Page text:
Power of Community Summit

Feb 1-10, 2019

Helena Norberg-Hodge

Linguist, Author, Filmmaker, Founder of the Localisation movement
Helena Norberg-Hodge

Helena Norberg-Hodge takes us to Ladakh where her incredible engagement with traditional communities started decades ago, and she describes how she experienced the breakdown of traditional support networks, and how this has sparked her passion to advocate for interconnection and a richer life. She touches on the core aspects of the global neoliberal economic system, the drivers of climate change, and inspires us to restore localisation.

If you liked the video, share it with your friends on social media.

  • Introduction
  • The drive for engaging with communities
  • Traditional support networks and their breakdown
  • Interconnection and a richer life
  • Core aspects of the global neoliberal economic system
  • Challenges of the global system
  • Drivers of climate change
  • Agents of change
  • How can we restore localisation?
  • What does Ancient Futures mean?
Helena Norberg-Hodge

Helena Norberg-Hodge was awarded the Right Livelihood Award, or ‘Alternative Nobel Prize’, as well as the prestigious Goi Peace Prize in 2012. The Earth Journal counted Helena among the world’s ‘ten most interesting environmentalists’, while in Carl McDaniel’s book Wisdom for a Liveable Planet, she was profiled as one of ‘eight visionaries changing the world’

References:

Ancient Futures (book and film)

Bringing the Food Economy Home: Local Alternatives to Global Agribusiness

From the Ground Up: Rethinking Industrial Agriculture

All available at the Local Futures Store

Do you want permanent access to all the Summit interviews?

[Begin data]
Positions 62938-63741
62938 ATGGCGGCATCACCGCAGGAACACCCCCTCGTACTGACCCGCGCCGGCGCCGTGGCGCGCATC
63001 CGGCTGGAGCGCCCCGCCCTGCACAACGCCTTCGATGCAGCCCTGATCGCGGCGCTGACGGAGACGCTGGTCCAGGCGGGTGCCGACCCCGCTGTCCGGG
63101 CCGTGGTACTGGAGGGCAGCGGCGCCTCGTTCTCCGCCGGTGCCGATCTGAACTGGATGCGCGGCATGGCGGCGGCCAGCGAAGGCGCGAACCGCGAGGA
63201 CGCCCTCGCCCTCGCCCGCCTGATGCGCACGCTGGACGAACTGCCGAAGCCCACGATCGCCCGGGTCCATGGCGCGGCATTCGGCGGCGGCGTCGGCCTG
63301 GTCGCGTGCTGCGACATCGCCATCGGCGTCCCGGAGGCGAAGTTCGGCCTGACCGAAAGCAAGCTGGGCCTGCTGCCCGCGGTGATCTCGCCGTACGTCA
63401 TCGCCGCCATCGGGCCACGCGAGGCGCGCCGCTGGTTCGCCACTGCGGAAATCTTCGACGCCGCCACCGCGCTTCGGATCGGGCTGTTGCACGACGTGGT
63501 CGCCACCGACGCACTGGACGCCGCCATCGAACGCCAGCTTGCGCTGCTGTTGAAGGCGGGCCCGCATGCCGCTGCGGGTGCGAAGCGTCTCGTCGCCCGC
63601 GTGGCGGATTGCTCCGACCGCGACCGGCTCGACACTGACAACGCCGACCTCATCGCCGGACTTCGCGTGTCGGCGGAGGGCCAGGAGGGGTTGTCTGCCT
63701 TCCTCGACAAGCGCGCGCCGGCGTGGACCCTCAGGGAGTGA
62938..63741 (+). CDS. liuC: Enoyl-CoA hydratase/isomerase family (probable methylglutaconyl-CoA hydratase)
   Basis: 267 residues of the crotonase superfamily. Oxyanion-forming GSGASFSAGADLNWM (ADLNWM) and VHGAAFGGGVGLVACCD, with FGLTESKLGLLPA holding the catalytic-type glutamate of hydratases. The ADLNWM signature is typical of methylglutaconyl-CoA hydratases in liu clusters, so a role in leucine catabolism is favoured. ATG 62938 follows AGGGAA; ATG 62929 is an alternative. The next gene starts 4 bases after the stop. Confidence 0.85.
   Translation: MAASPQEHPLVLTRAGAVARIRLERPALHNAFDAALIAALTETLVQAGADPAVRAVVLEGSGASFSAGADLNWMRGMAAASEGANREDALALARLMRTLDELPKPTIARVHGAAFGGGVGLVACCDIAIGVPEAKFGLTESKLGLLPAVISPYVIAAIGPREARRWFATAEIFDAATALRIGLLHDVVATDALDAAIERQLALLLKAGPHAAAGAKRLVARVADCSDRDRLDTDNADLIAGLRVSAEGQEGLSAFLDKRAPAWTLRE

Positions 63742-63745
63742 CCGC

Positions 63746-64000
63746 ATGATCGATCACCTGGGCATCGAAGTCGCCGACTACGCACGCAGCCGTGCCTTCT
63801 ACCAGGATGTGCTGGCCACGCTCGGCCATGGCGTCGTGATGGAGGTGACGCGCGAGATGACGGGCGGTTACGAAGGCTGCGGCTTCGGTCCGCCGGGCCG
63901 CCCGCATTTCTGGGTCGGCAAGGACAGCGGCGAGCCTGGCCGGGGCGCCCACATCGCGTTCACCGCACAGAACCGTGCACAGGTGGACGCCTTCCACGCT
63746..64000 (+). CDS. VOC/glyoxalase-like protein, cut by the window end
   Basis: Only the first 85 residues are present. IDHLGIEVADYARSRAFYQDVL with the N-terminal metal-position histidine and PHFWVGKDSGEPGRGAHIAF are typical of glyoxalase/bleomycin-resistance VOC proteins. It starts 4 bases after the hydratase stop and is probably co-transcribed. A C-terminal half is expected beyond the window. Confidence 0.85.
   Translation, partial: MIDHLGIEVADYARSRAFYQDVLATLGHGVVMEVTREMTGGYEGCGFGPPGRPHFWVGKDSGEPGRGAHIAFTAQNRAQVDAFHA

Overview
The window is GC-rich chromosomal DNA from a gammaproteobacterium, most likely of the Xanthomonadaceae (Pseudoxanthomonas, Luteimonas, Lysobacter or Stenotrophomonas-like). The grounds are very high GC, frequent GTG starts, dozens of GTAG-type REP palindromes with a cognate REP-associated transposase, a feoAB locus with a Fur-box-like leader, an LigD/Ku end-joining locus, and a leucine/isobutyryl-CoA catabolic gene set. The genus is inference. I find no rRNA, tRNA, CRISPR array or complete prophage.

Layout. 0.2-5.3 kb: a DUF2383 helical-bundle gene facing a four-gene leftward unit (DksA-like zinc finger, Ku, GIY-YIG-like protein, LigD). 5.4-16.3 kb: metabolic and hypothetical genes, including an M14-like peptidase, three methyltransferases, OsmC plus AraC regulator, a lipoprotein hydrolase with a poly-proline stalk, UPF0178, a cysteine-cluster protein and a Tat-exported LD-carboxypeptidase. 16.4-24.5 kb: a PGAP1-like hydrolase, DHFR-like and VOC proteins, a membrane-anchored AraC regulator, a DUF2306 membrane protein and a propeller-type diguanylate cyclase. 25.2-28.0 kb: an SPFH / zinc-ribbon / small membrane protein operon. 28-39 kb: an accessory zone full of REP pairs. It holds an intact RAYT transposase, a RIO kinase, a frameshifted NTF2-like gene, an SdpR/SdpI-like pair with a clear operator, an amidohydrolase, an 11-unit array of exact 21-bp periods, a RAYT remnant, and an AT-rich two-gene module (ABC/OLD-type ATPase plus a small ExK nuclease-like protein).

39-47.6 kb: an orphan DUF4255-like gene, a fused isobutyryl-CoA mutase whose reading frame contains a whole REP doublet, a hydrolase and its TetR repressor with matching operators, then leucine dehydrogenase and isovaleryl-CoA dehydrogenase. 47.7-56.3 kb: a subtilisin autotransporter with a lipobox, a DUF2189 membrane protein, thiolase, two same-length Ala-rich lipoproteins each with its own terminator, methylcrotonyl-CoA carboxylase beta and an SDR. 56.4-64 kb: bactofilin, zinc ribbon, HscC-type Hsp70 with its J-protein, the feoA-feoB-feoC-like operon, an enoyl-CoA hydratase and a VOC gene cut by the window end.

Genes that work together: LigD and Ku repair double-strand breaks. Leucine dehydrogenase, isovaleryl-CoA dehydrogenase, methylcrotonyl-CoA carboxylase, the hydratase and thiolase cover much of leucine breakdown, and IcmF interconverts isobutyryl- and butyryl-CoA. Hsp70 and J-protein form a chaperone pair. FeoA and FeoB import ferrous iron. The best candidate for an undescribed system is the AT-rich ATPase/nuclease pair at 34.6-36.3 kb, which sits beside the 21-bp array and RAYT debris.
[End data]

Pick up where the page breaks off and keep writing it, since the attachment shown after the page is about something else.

Get the whole Power of Community Summit package.
With exclusive bonus material – NOW with a special price!

10 Comments

  • Therese Geissberger

    Wow! Thank you Helena, that was so rich and wonderful. Touching on so much, a little of the nitty-gritty, without it becoming ‘too dark’. Blessings for the wonderful gift you are giving to this world!

  • Helen Riordon

    It would be nice to see some video of the place she is talking about, rather than all head shots for the viewers. Interesting talk, but difficult to watch only head shots. Thank you

  • Much as I appreciate Helena on ‘localisation’, I resonate even more with her critiques of the global economy and how it does and does not work to our benefit.

  • Anuja Dasgupta

    Here you go, Helen: https://www.youtube.com/watch?v=aJ7foGfU3EU

  • Helena, your life experience, the issues you have dedicated your life to promote, and the wisdom of your ideas, are music to my ears. I have followed your work since reading your book in the mid 1990s and I resonate with all your ideas in the face of the world’s problems, industrial growth society, and environmental breakdown. Thank you for all that you do and have been doing since 1975. Deep respect.

  • Eckart

    I was very impressed from this interview, so many important things was said with I total agree.